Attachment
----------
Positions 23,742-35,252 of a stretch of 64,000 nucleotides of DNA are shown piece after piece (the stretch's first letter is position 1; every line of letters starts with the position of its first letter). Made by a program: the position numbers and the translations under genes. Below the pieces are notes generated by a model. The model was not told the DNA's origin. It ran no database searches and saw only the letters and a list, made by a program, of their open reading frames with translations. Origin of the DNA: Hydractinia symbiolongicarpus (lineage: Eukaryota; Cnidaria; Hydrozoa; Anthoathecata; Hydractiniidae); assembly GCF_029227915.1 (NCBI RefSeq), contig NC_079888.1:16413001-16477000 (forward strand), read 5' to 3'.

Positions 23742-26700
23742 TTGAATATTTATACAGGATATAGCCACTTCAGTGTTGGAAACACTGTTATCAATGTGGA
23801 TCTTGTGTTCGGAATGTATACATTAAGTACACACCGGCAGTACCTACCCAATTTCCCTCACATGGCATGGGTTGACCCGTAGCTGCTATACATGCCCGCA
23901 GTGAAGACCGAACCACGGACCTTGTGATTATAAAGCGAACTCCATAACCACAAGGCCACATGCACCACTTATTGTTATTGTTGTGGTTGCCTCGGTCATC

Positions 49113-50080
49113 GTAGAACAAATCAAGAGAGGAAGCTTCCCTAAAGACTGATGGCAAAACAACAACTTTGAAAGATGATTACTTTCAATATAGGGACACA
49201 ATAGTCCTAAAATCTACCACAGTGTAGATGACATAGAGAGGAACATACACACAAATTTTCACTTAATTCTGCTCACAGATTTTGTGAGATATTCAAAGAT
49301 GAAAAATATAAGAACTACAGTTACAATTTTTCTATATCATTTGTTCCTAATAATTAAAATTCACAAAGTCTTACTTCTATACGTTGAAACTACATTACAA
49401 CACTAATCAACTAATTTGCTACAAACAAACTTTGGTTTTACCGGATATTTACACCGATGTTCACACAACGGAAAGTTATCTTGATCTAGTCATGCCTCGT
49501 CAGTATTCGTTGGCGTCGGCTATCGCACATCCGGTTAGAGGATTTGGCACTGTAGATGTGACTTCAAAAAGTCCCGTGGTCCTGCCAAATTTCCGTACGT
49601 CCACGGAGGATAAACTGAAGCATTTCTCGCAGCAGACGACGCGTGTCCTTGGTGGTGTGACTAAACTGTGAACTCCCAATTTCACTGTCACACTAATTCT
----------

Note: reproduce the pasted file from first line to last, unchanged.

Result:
Positions 23,742-35,252 of a stretch of 64,000 nucleotides of DNA are shown piece after piece (the stretch's first letter is position 1; every line of letters starts with the position of its first letter). Made by a program: the position numbers and the translations under genes. Below the pieces are notes generated by a model. The model was not told the DNA's origin. It ran no database searches and saw only the letters and a list, made by a program, of their open reading frames with translations. Origin of the DNA: Hydractinia symbiolongicarpus (lineage: Eukaryota; Cnidaria; Hydrozoa; Anthoathecata; Hydractiniidae); assembly GCF_029227915.1 (NCBI RefSeq), contig NC_079888.1:16413001-16477000 (forward strand), read 5' to 3'.

Positions 23742-26700
23742 TTGAATATTTATACAGGATATAGCCACTTCAGTGTTGGAAACACTGTTATCAATGTGGA
23801 TCTTGTGTTCGGAATGTATACATTAAGTACACACCGGCAGTACCTACCCAATTTCCCTCACATGGCATGGGTTGACCCGTAGCTGCTATACATGCCCGCA
23901 GTGAAGACCGAACCACGGACCTTGTGATTATAAAGCGAACTCCATAACCACAAGGCCACATGCACCACTTATTGTTATTGTTGTGGTTGCCTCGGTCATC

Positions 49113-50080
49113 GTAGAACAAATCAAGAGAGGAAGCTTCCCTAAAGACTGATGGCAAAACAACAACTTTGAAAGATGATTACTTTCAATATAGGGACACA
49201 ATAGTCCTAAAATCTACCACAGTGTAGATGACATAGAGAGGAACATACACACAAATTTTCACTTAATTCTGCTCACAGATTTTGTGAGATATTCAAAGAT
49301 GAAAAATATAAGAACTACAGTTACAATTTTTCTATATCATTTGTTCCTAATAATTAAAATTCACAAAGTCTTACTTCTATACGTTGAAACTACATTACAA
49401 CACTAATCAACTAATTTGCTACAAACAAACTTTGGTTTTACCGGATATTTACACCGATGTTCACACAACGGAAAGTTATCTTGATCTAGTCATGCCTCGT
49501 CAGTATTCGTTGGCGTCGGCTATCGCACATCCGGTTAGAGGATTTGGCACTGTAGATGTGACTTCAAAAAGTCCCGTGGTCCTGCCAAATTTCCGTACGT
49601 CCACGGAGGATAAACTGAAGCATTTCTCGCAGCAGACGACGCGTGTCCTTGGTGGTGTGACTAAACTGTGAACTCCCAATTTCACTGTCACACTAATTCT